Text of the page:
- It is more heart wrenching to watch because up until that point, Madoka and her mom are shown to have a great relationship and Madoka has always confided to her mom whenever she has something bothering her. Junko Kaname is distraught by the fact that she knows her daughter is troubled by something and the fact that Madoka isn't telling her about it means she can't do anything to help her daughter out.
- Homura confessing to Madoka that she's lived this last month over and over again trying to save her, but has failed every time. She sobs and hugs Madoka, saying she knows none of this makes any sense since, from Madoka's perspective, Homura is a stranger. Chiwa Saito (Homura's voice actress) confesses in the audio commentary that doing this scene made her cry.
- You are all but guaranteed to cry when you see Madoka giving her heartfelt goodbye to Homura before she ceases existing on the physical level.
Madoka: "So thank you, Homura,,, for all that's happened. You truly were My very best friend."
- The fact that Tatsuya and Homura are the only people who remember Madoka, not her other friends or parents, and that Homura is the only one who knows of her sacrifice and grieved for her. It's even worse if you stop to think about it for a while. Madoka made the biggest sacrifice in history. Because of her every magical girl who ever existed will be allowed a peaceful death, but in order to obtain that she must spend the rest of eternity doing so. Despite all of the pain she had to suffer in order to make that wish and all of the pain she has to go through to uphold it no one will ever know about what she did. Only Homura and her brother- who will forget it when he grows up- can remember her and Homura is the only one who knows of the sacrifice she made. Homura must now live Alone in a Crowd. To add insult to injury, we are shown Mami and Kyoko's confusion at Homura crying over some girl named Madoka. They will never know what Madoka did for them or remember the friendship they all once shared. That is the saddest thing of all.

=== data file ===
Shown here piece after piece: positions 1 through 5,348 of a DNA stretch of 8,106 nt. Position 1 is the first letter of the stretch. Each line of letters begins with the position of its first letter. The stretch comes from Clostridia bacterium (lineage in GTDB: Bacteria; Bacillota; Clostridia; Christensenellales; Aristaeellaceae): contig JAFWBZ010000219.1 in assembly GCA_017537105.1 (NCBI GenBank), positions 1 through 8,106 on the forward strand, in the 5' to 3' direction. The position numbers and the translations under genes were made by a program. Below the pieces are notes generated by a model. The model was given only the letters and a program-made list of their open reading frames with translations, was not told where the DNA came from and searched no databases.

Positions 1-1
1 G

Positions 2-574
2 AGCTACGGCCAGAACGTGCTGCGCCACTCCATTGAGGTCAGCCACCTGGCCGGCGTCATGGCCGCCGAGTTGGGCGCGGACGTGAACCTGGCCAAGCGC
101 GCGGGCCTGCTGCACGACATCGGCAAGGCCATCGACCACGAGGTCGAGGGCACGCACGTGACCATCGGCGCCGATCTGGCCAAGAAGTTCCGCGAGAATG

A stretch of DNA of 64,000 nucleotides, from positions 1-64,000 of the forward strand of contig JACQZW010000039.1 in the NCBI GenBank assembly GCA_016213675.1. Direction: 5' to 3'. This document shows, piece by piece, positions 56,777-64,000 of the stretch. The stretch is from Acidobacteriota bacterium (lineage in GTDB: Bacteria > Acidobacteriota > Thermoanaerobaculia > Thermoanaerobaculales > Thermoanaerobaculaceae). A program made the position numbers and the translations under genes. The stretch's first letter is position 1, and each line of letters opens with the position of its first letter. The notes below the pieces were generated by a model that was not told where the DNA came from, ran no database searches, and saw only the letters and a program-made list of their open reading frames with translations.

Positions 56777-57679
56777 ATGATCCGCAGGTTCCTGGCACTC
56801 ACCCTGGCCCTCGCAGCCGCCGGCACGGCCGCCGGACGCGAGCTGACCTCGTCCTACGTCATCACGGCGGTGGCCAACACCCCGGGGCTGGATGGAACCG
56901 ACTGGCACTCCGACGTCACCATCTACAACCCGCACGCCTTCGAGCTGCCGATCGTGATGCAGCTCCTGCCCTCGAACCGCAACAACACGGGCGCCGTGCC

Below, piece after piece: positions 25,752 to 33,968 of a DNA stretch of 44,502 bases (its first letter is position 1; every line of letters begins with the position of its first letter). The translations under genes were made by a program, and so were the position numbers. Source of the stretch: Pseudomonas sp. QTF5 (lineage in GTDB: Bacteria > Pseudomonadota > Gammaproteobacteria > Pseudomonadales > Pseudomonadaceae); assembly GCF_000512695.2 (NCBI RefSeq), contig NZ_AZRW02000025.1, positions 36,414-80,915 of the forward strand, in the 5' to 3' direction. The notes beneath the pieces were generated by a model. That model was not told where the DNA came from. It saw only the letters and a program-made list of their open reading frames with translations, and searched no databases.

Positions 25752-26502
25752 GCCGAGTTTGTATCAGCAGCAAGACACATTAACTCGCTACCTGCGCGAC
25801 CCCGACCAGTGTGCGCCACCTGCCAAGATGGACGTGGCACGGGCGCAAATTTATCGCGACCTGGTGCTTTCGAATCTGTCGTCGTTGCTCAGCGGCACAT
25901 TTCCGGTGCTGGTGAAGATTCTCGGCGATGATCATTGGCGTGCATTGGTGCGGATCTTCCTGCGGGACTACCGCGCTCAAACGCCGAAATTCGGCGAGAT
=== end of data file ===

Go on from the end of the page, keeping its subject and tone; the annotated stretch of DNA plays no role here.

- Even if you hate Hitomi you have to admit it's sad how she lost her two best friends; one who she can't remember and never will, and another who died fighting in order to keep the city safe. She's the only one of the original trio who survived the series. She's all alone now and she will never know why that is.
- Look at these pictures. It never happened and it never will. Madoka never existed so those photos were never taken. Her room isn't being used, everything she ever owned was never bought in the first place, her parents probably don't know who Hitomi and Sayaka are, Madoka never played with her little brother after he was born, and that last photo of Madoka simply walking hand-in-hand with her parents was never taken. What was once heartwarming has now been turned into a tearjerker about what could have been.
- Just... Junko asking Homura who Madoka is ("Is she an anime character or something?") after she recognizes Tatsuya's drawing of her. It was shown all series that Madoka just had such a great relationship with her mother, and now Junko doesn't know she ever had a daughter and never will because of Madoka's Heroic Sacrifice. All of those wonderful times Madoka had with her mother, her father, and her brother...they're all gone forever.
- The one with the green-haired girl who Madoka saved. Just looking at her, all alone and sobbing in despair, and makes you think of how many things like that are still happening in the world.